Pillay added: “What the partner does with their money I have no control over. If you say these guys pass the money up the line, I have no control over that, I have no visibility over that.”
SAP may end up having to explain that to the Securities and Exchange Commission too, which will have SAP on a watch list after last year’s settlement over bribery in Panama. In that matter, the SEC found that SAP “failed to devise and maintain an adequate system of internal accounting controls” to prevent bribery.
Transnet did not respond to questions other than to mirror Pita’s comments, saying it had “never conducted any business with CAD House. The company is not aware of CAD House’s involvement with SAP or Mr Choubey”.
Detailed questions were sent to SAP’s Kandaswami and Sahara’s Choubey, but neither responded.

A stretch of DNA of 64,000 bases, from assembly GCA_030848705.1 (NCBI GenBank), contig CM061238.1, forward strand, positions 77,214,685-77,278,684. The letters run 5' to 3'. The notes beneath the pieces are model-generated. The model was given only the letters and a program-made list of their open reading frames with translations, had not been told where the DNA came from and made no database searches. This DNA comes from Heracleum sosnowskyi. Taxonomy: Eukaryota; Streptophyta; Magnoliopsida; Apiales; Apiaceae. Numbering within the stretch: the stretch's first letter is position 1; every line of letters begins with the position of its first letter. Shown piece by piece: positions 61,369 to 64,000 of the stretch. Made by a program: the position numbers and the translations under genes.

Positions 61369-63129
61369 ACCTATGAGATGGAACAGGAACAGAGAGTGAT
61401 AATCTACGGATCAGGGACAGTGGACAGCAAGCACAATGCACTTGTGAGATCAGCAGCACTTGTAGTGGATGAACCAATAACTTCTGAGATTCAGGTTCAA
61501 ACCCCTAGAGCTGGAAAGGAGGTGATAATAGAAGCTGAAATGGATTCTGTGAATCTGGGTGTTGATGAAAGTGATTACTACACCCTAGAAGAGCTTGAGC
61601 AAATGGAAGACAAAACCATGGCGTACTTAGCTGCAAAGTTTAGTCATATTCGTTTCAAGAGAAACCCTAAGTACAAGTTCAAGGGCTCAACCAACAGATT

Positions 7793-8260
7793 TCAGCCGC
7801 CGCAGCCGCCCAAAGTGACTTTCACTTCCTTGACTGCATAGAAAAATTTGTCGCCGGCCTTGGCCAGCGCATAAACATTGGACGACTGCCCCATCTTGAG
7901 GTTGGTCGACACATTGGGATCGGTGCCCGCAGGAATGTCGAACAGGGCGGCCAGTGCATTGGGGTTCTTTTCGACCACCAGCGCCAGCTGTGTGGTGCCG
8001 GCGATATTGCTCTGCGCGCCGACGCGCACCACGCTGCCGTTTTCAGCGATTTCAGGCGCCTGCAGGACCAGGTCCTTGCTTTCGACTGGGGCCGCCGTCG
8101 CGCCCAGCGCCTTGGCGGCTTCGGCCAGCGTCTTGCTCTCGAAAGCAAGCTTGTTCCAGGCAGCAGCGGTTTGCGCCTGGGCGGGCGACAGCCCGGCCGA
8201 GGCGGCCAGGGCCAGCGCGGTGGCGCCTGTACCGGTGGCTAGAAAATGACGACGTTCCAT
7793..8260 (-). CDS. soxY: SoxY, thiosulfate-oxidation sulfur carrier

In a written statement, Govender said: “SAP is dedicated to conducting every aspect of our business responsibly and in accordance with the highest legal standards… With regard to CAD House and SAP SA Business Development Partners in general, please note that any selected SMMEs and/or partners are verified, both in terms of SAP’s rigorous internal forensic procedure as well as by an independent forensic law firm.” DM
Photo: Ajay and Atul Gupta.